AI Fighter Pilot Dominates Human Pro in Simulation

July 4, 2016 | Reece Alvarez

Retired US Air Force Colonel, Gene Lee, in a flight simulator
Photo credit: Lisa Ventre, UC Creative Services

Retired United States Air Force Colonel Gene Lee was consistently defeated by an artificial intelligence fighter pilot program in simulated air combat.

Get ready for a new wave of Skynet fears, this time prompted by an artificial intelligence (AI) fighter pilot program that has overwhelmingly dominated other AI air combat systems and a series of human experts in various hyper-realistic simulations.

News of the AI’s achievement was published in the Journal of Defense Management in March and recently announced by the University of Cincinnati’s UC Magazine. The school is the alma mater of Nick Ernest, a 2015 UC College of Engineering and Applied Science doctoral graduate and the current president and CEO of the AI development company, Psibernetix, Inc.

As a contractor to the United States Air Force Research Laboratory the firm created ALPHA, an AI air combat system that not only consistently surpassed previous AI programs, but has also repeatedly defeated a string of expert human fighter pilots including retired United States Air Force Colonel, Gene Lee.

SEE ALSO: The Potential of AI Weapons Has Tech Geniuses Terrified

An instructor and expert in aerial combat with extensive fighter aircraft experience, Lee has been dogfighting AI opponents in simulations for more than three decades and has advanced training in air combat strategy and tactics, but neither his experience or knowledge proved good enough to beat the AI.

“Not only was Lee not able to score a kill against ALPHA after repeated attempts, he was shot out of the air every time during protracted engagements in the simulator,” UC Magazine reports.

“I was surprised at how aware and reactive it was,” Lee told the publication. “It seemed to be aware of my intentions and reacting instantly to my changes in flight and my missile deployment. It knew how to defeat the shot I was taking. It moved instantly between defensive and offensive actions as needed.”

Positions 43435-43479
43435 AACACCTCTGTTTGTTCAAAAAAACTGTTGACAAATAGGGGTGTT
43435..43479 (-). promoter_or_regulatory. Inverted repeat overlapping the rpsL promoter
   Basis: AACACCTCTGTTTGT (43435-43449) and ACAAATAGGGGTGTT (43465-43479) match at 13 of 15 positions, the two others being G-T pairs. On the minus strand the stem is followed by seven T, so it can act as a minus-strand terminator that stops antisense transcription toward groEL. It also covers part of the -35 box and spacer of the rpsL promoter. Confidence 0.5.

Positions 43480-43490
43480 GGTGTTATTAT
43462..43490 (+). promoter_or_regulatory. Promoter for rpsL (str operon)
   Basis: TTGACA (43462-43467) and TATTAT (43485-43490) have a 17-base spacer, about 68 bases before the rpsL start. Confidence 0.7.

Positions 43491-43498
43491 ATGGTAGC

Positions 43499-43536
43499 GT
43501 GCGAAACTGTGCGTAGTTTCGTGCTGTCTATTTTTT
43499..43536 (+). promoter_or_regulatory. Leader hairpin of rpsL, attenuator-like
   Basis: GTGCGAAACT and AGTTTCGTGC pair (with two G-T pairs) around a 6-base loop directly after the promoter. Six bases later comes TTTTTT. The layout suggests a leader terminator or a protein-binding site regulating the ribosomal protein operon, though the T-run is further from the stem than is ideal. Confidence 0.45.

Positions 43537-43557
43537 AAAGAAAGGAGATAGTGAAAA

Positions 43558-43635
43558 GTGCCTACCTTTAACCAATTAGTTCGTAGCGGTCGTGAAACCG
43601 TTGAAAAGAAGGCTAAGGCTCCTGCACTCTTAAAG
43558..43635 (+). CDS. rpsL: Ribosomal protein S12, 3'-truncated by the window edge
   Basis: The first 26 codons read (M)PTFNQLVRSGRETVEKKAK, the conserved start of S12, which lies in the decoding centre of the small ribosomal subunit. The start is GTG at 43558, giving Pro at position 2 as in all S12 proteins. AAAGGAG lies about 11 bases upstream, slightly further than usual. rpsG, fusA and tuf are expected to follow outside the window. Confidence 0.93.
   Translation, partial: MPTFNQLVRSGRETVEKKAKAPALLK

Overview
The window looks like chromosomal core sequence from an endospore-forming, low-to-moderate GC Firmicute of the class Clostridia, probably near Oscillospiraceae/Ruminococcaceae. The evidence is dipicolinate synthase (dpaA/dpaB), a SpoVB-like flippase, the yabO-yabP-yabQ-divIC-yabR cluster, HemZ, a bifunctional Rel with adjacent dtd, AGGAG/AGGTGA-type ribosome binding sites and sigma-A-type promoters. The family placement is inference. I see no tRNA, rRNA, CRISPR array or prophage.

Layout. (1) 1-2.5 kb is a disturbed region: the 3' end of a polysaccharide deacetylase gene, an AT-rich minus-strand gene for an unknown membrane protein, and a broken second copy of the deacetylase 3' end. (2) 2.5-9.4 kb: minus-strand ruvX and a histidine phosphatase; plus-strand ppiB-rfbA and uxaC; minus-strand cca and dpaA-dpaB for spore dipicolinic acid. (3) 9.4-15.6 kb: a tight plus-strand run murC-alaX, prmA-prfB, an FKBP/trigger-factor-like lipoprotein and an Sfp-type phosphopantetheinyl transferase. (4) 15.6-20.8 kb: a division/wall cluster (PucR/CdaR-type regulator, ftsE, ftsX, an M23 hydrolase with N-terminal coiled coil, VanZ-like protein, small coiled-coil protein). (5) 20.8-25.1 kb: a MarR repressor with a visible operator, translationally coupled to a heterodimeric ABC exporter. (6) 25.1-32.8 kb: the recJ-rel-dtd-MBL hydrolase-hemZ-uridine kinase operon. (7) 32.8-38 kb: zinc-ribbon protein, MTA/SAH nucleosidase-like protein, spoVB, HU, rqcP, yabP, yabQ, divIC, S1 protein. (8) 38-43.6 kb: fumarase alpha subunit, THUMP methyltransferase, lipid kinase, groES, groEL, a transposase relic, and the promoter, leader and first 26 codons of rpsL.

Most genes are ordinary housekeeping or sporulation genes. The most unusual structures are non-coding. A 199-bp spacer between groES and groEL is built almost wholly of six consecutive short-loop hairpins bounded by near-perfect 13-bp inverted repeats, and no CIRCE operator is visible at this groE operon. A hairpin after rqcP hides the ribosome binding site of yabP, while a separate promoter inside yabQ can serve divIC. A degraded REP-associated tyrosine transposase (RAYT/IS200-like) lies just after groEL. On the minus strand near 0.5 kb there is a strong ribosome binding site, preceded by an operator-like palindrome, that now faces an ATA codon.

Air combat is extremely technical. Flying at speeds up to 1,500 miles per hour or more, fighter pilots must make split-second decisions that can mean the difference between life or death.

In this regard, the speed at which ALPHA can make precise decisions is stunning.

According to UC Magazine, “ALPHA can take in the entirety of sensor data, organize it, create a complete mapping of a combat scenario and make or change combat decisions for a flight of four fighter aircraft in less than a millisecond. Basically, the AI is so fast that it could consider and coordinate the best tactical plan and precise responses, within a dynamic environment, over 250 times faster than ALPHA’s human opponents could blink.”

DON'T MISS: Watch Out World: Robots Can Evolve

Perhaps the most impressive of ALPHA’s achievements is the minimal computing power that is required to run the advanced AI.

According to UC Magazine, in ALPHA’s air battles with Lee the program relied on the same amount of computing power found in $35 Raspberry Pi computers. The latest version of the AI runs on the computing power of a $500 PC.

From left, retired United States Air Force Colonel Gene Lee, Psibernetix President and CEO Nick Ernest and Programming Lead David Carroll. Credit: Lisa Ventre, UC Creative Services

Beyond the AI’s current use in training and research, the system could be deployed in the future as a virtual or unmanned wingman for human fighter pilots, according to Kelly Cohen, a UC aerospace professor who helped develop ALPHA.

“ALPHA would be an extremely easy AI to cooperate with and have as a teammate,” Cohen told UC Magazine. “ALPHA could continuously determine the optimal ways to perform tasks commanded by its manned wingman, as well as provide tactical and situational advice to the rest of its flight.”

With unmanned aerial vehicles like drones rapidly taking over the skies, and Psibernetix’s plans to continue to develop and improve on ALPHA, it doesn't seem too far-fetched to envision the future of increasingly sophisticated air combat as a human-less theater of war.

“This may be artificial intelligence, but it represents a real challenge,” said Lee.

Read this next: Computer Beats Human at the World’s Most Complex Board Game

Hot Topics

Facebook comments